They're Burning Books in Georgia

They're burning books in Georgia.

I'm supposed to write something witty here, to hook you and get you to read the rest of the column but I don't think I can.

Because they're burning books in Georgia.

Students at Georgia Southern University — whose motto is apparently "Combustum Scientia" (that's Latin for "burn knowledge") — were upset after novelist Jennine CapĆ³ Crucet made some remarks about white privilege during a recent talk, so they set fire to one of her novels.

Crucet was visiting Georgia Smoldering University in Statesboro to give a lecture about her recent book, Make Your Home Among Strangers. The book is about a young Hispanic woman who attends a prestigious mostly-white university and how she struggles with being in an environment different from the one she grew up in.

According to an article in the George-Anne, the school's student newspaper, one student said during Crucet's talk, "I noticed that you made a lot of generalizations about the majority of white people being privileged. What makes you believe that it’s okay to come to a college campus like this when we are supposed to be promoting diversity on this campus, which is what we’re taught. I don’t understand what the purpose of this was."

"Promoting diversity" does not mean "not talking about race to white people."

Crucet responded, "I came here because I was invited and I talked about white privilege because it’s a real thing that you are actually benefiting from right now in even asking this question. What’s so heartbreaking for me and what is so difficult in this moment right now is to literally have read a talk about this exact moment happening and it’s happening again."

This apparently upset several white students, because if there's one thing white people hate, it's being told they have benefitted from white privilege.

And so they angrily squash that notion so it is never uttered in public. They bully and shout at people of color so they can make people understand they don't have white privilege.

How do I know?

Because they're burning books in Georgia.

Crucet's book was part of the school's Freshman Year Experience, a program that most universities have where the school selects a book they urge the freshman class to read.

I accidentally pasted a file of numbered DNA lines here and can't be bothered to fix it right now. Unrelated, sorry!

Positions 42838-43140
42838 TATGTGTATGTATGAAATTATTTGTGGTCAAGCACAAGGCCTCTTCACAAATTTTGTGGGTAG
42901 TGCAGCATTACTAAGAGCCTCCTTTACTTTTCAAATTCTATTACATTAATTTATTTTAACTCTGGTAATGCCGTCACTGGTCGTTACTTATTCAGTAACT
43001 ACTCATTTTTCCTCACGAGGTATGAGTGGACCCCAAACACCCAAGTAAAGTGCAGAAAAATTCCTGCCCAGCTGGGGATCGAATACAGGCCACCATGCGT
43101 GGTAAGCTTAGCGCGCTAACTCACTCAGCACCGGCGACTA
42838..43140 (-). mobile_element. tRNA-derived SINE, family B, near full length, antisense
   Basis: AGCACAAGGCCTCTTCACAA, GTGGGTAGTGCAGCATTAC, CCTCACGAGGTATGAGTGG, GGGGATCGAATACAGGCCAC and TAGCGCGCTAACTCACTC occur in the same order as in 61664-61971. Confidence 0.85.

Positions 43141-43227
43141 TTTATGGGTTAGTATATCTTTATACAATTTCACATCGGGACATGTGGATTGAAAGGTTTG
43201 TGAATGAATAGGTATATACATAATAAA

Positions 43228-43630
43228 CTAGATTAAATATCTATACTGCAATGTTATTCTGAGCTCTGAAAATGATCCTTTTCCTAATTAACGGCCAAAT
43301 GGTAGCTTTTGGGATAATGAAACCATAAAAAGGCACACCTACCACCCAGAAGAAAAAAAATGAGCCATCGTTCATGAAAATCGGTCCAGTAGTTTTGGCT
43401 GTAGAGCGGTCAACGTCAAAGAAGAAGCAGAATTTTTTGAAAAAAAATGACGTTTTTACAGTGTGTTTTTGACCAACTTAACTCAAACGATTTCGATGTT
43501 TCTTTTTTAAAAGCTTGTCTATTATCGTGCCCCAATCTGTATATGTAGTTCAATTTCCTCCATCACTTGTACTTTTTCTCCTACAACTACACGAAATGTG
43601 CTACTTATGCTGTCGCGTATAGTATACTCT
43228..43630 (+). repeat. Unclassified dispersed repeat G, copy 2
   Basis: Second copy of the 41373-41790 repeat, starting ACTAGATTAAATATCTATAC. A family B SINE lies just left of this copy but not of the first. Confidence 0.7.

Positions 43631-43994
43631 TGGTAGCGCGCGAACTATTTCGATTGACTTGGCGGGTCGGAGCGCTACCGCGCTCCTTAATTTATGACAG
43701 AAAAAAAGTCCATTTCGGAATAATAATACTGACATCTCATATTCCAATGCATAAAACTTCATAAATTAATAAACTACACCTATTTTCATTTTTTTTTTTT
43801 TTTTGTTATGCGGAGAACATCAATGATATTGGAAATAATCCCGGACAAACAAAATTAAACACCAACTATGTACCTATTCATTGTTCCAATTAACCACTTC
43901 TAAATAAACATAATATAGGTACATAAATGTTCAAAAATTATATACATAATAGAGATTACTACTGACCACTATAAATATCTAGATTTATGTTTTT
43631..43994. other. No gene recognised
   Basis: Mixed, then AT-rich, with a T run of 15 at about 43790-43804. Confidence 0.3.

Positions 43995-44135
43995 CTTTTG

Administrators choose the book because they want the students to experience new ideas and see they are part of a world that extends far beyond themselves.

This year, Georgia Smoldering chose Make Your Home Among Strangers.

Which students promptly burned.

To be clear, only a few people burned Crucet's book. Many of the rest of them were very supportive. Crucet even tweeted about her experiences, thanking those students.

She said, "Also want to say: I met some very amazing, brilliant students at
@GeorgiaSouthern tonight.
Many of them were the ones disrupting the aggressive & ignorant comments during the Q&A. At the signing, we hugged & cried. I‘m happy to know them and also legit worried for their safety."

Why is she worried for their safety?

Because they're burning books in Georgia.

According to the George-Anne, some students gathered outside a barbecue grill and started burning their copies of Crucet's book. One student said they did it because ". . .race is bad to talk about."

The point of the book is to get people to talk about race. That's called "promoting diversity."

Another student, whose Twitter bio says, "Do justly | Love mercy | Walk humbly," endorsed the book burning by tweeting, "Maybe that wouldn't happen if you spoke about your book instead of dissing white people the entire time."

I'm confused: Was that tweet more merciful or just?

Of course, the student deleted that particular tweet, hopefully out of a deep sense of shame.

Other students, who gleefully aired photos and videos of Crucet's book burning, deleted their entire Twitter accounts once their actions were seen in the cold light of day.

This is America. We don't burn books. That is literally something the Nazis did in the 1930s. Do not use Nazi tactics when you disagree with someone.

Why would you be so afraid of new ideas that you want to destroy their very existence? This country is founded on the principle of free expression and the ability to share your ideas without having them burned by a rampaging fascist mob.

Nearly eighty years ago, Hitler's student Nazis burned books that were subversive or shared ideas that were opposed to Nazism. They burned books that were racial, religious, liberal, pacifist, or discussed gender and sexuality.

And now, they're burning books in Georgia.

Georgia Southern is supposed to be a seat of higher learning, a place where you go to have your worldview challenged, to hear new ideas from new people, and to learn how to disagree with those ideas in a constructive manner.

It's shouldn't be a place where people destroy ideas because someone made them feel uncomfortable.

I hate to think what will happen when they learn the sun does not revolve around the Earth.

Photo credit: Unknown (Wikimedia Commons; Source, United States Holocaust Memorial Museum, Public Domain)

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